Real Estate
What to Look for in a Commercial Real Estate Lease

What to Look for in a Commercial Real Estate Lease

Trying to understand commercial property lease terms can seem like navigating a minefield – there’s a lot of new terminology and industry jargon to understand. When it comes to negotiating, some landlords may try to pass a lease document as a “standard lease” that all tenants must sign. In many cases, unknowing tenants could end up agreeing to terms that are less favorable, which are in fact not a standard policy. Be careful with the following clauses:

  • Anticipated termination – this clause often allows landlords to terminate the lease early and the reasons for early termination may or may not be given. Resist including such clauses in your negotiations.
  • Default – be wary of onerous clauses that allow the landlord to evict a tenant if the rent has not been paid within a week of the due date. While it may seem standard, it is more typical for leases to stipulate that tenants be notified in writing at least 14 days before consequences are enacted. Negotiate the required written notice in the event of non-compliance.
  • Redevelopment – Try to avoid remodeling clauses that allow the owner to terminate the lease to remodel or renovate the premises.
  • Indemnity – be aware of the compensation clauses that indemnify the lessor against claims for accidental loss or damage by the lessor. Be sure to check your insurance policy to see if an indemnity clause on your business property could violate your policy.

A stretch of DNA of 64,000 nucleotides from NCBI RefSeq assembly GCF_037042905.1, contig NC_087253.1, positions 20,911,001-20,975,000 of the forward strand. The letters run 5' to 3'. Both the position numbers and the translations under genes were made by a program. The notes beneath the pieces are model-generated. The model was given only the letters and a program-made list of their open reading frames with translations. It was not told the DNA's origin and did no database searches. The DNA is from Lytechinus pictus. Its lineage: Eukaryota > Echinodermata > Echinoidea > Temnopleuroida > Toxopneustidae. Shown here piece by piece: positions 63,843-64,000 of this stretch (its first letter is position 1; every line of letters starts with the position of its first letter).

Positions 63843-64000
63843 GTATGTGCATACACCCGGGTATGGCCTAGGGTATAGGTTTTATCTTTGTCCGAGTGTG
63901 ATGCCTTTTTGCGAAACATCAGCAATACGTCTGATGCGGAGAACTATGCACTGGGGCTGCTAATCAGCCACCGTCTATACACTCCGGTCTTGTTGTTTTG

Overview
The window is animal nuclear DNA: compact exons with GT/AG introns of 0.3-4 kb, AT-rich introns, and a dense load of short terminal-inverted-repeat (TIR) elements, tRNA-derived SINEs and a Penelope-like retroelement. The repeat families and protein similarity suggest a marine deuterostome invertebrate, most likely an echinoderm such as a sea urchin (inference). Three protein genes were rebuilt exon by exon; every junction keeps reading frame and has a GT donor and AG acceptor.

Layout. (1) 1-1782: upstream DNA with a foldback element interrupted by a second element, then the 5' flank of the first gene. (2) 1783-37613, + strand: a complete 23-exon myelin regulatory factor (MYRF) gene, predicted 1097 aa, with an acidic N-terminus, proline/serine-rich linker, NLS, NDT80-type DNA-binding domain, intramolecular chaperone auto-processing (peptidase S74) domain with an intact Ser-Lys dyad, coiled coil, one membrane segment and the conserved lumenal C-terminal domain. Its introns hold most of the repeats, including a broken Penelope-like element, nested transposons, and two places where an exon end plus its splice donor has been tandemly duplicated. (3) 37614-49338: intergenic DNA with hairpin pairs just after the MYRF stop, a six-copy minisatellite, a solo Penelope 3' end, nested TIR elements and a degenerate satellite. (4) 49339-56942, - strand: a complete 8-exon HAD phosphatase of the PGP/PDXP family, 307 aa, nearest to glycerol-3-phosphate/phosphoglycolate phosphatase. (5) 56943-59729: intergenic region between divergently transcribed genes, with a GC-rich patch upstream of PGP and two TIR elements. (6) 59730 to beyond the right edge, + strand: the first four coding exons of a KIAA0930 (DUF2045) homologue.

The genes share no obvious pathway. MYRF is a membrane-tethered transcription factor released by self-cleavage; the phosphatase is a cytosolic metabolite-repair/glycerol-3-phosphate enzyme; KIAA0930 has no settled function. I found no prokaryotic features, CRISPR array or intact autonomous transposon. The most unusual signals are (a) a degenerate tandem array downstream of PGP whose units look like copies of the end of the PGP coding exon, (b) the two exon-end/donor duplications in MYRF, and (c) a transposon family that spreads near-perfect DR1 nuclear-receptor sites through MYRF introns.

• Transfer dates – The delivery date is the date on which the premises are handed over to the tenant to start the conditioning installation, before the fixed start date of the lease. Avoid leasing contracts that allow the owner to alter the delivery date without compensation, as you could incur substantial costs if you are late or unprepared for construction of the equipment.
  • Do good – a repair clause generally requires the tenant to leave the premises in good condition upon departure. This generally includes the removal of any equipment that has been installed by the tenant during the period. If your facilities are installed with equipment, negotiate to modify the “repair” clause to a general expectation to leave the facilities in good condition and repairs.

There are many other clauses and terms that can be negotiated, who is responsible for legal fees, as well as maintenance, repair and maintenance costs. Many companies will find that they are much more successful negotiating the terms of the lease to help reduce their costs rather than trying to get the landlord to lower the price. TO tenant broker service can help with the “legal jargon” of leasing; they will help you better understand what your options are.

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